Skip navigation

Wells Fargo: Still Number One

NREI's annual ranking of top lenders shows impressive growth in volume.

Commercial real estate lenders and financial intermediaries are feeling increasingly confident about the state of their business these days, and for good reason. Financing activity rose dramatically in 2010 compared with 2009 levels, according to NREI's 20th Annual Top Lenders Survey.

A case in point is Wells Fargo, again the top lender. The San Francisco-based banking giant provided $36.9 billion in direct lending to the commercial real estate industry in 2010, up from $26.3 billion in 2009, marking a 40% increase.

In the financial intermediaries category, HFF retained its top spot. HFF arranged $11.9 billion in commercial real estate financing in 2010, nearly double the $6 billion volume in 2009.

“It's a reflection of us picking the right business, the right clients to work with, and being very disciplined about the business we brought in,” says John Pelusi, executive managing director of HFF. “I also think it's us picking up market share.”

Prudential Mortgage Capital Co. ranks as the No. 2 lender. In 2010, the Newark, N.J.-based company provided $8.8 billion in financing to the commercial real estate industry, up from $5.8 billion in 2009. That's a 52% increase.

Nearly one-quarter of Prudential's lending volume in 2010 stemmed from Federal Housing Administration (FHA) loans. Prudential Huntoon Paige, a unit of Prudential Mortgage Capital Co., secured more than $2 billion to finance affordable housing and market-rate multifamily housing, nursing homes, assisted living facilities and hospitals on behalf of FHA.

Shift in sentiment

Dave Twardock, president of Prudential Mortgage Capital, says the uptick in volume was to be expected after a moribund lending climate for most of 2009. By 2010, the cost of capital had come down. “You saw lower rates, lower spreads, and that led borrowers to feel like it was a more favorable market,” says Twardock.

One-third of Prudential's $8.8 billion lending volume in 2010 was tied to the multifamily sector via Fannie Mae, Freddie Mac, in addition to FHA. The balance of the volume was equally split between retail, office, and industrial.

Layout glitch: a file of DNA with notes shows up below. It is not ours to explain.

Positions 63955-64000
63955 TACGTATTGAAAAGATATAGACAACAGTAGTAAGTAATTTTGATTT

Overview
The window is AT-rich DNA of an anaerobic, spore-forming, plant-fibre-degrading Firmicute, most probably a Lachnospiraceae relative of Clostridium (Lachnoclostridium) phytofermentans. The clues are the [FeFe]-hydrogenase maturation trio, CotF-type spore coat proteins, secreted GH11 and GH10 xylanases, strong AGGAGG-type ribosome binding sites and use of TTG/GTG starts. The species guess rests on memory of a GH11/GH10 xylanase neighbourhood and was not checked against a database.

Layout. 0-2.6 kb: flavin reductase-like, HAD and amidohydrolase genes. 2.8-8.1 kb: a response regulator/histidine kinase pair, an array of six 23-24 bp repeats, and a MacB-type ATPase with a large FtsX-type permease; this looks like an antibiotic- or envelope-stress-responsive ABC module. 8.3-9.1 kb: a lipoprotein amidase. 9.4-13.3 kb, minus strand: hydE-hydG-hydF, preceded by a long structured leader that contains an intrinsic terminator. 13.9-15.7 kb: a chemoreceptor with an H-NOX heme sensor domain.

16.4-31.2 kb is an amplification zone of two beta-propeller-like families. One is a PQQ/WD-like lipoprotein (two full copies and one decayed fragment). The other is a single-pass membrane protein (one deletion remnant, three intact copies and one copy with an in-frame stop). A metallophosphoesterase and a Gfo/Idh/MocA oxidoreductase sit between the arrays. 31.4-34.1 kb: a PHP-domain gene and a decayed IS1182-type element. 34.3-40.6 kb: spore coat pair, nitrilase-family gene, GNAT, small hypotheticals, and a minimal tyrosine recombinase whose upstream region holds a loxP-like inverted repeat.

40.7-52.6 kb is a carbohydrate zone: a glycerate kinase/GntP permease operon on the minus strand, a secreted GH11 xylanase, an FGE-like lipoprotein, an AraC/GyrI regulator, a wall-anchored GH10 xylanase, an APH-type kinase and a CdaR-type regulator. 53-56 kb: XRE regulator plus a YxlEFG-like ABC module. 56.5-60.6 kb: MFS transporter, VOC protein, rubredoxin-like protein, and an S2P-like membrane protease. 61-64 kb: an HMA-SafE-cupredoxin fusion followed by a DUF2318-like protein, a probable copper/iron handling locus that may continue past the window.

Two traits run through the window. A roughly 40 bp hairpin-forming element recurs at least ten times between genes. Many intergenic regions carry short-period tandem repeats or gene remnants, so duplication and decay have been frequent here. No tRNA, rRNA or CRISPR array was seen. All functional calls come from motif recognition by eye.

“Home ownership rates are falling, which means that more people are renting,” say Twardock. “Rents are increasing. As a lender, it's great to be in a market where rents are going up.”

NorthMarq Capital, the eighth largest financial intermediary in this year's survey, arranged $4.7 billion in commercial real estate financing in 2010, up from $2.2 billion in 2009. That's a 114% increase.

As a direct lender, NorthMarq provided $2.1 billion in financing to the commercial real estate industry in 2010, exclusively through agency lending. That figure, too, was nearly double the $1.1 billion total in 2009 and places NorthMarq at No. 12 on this year's list of top lenders.

All totaled, about 75% of NorthMarq's activity in 2010 was linked to the multifamily sector. “Last year, we were just starting to do other property types,” says Edward Padilla, CEO of Minneapolis-based NorthMarq.

The majority of capital arranged by NorthMarq in 2010 was for refinancing rather than acquisitions, Padilla says, adding the commercial mortgage-backed securities market has quickly re-emerged as a capital source to his surprise

The property sales activity that came to a grinding halt in 2008 and 2009 is once again starting to percolate, albeit unevenly, adds Padilla. Trading activity in Washington, D.C., for example, is quite robust, fueling loan originations.

U.S. commercial property sales of at least $5 million totaled $124 billion in 2010, up from $54.6 billion in 2009, according to Real Capital Analytics. Dan Fasulo, managing director and head of research for Real Capital, says that he expects property sales to approach the $200 billion mark this year.

Hide comments


  • Allowed HTML tags: <em> <strong> <blockquote> <br> <p>

Plain text

  • No HTML tags allowed.
  • Web page addresses and e-mail addresses turn into links automatically.
  • Lines and paragraphs break automatically.